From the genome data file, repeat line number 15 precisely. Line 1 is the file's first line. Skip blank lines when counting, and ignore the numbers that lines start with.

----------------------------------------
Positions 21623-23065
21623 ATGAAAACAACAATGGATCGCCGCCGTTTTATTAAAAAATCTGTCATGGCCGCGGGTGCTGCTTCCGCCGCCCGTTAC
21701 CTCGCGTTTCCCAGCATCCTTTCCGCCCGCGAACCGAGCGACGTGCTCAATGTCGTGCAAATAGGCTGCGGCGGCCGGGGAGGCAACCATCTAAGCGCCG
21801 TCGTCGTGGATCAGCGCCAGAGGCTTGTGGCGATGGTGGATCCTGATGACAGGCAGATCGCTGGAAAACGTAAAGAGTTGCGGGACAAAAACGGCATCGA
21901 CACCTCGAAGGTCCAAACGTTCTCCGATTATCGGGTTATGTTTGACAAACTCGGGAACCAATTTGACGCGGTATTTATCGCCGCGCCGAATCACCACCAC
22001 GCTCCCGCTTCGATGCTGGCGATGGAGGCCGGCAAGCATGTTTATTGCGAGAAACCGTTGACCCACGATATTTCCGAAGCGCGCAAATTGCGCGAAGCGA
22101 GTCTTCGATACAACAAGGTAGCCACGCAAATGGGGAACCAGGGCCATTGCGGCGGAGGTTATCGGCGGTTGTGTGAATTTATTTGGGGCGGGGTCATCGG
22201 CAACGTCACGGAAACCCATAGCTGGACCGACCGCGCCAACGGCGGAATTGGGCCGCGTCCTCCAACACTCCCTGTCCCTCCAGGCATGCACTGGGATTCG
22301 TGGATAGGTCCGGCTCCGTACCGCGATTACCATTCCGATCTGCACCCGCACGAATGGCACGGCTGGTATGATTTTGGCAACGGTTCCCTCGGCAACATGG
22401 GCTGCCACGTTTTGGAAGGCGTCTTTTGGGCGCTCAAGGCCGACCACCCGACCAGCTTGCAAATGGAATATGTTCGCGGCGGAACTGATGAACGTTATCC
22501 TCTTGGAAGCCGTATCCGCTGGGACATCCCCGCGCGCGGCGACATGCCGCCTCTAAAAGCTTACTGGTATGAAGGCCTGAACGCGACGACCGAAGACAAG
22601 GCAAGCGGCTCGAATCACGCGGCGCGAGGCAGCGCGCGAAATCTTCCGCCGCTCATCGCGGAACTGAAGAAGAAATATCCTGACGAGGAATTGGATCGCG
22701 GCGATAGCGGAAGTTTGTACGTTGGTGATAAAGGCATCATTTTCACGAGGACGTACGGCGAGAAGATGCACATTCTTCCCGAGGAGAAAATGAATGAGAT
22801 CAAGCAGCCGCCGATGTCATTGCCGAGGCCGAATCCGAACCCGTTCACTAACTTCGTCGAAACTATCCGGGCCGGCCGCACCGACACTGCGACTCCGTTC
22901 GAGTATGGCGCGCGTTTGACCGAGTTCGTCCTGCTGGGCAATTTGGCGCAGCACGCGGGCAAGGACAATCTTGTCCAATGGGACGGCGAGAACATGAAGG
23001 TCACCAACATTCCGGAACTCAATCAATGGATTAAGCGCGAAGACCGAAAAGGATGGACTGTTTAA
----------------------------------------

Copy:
22901 GAGTATGGCGCGCGTTTGACCGAGTTCGTCCTGCTGGGCAATTTGGCGCAGCACGCGGGCAAGGACAATCTTGTCCAATGGGACGGCGAGAACATGAAGG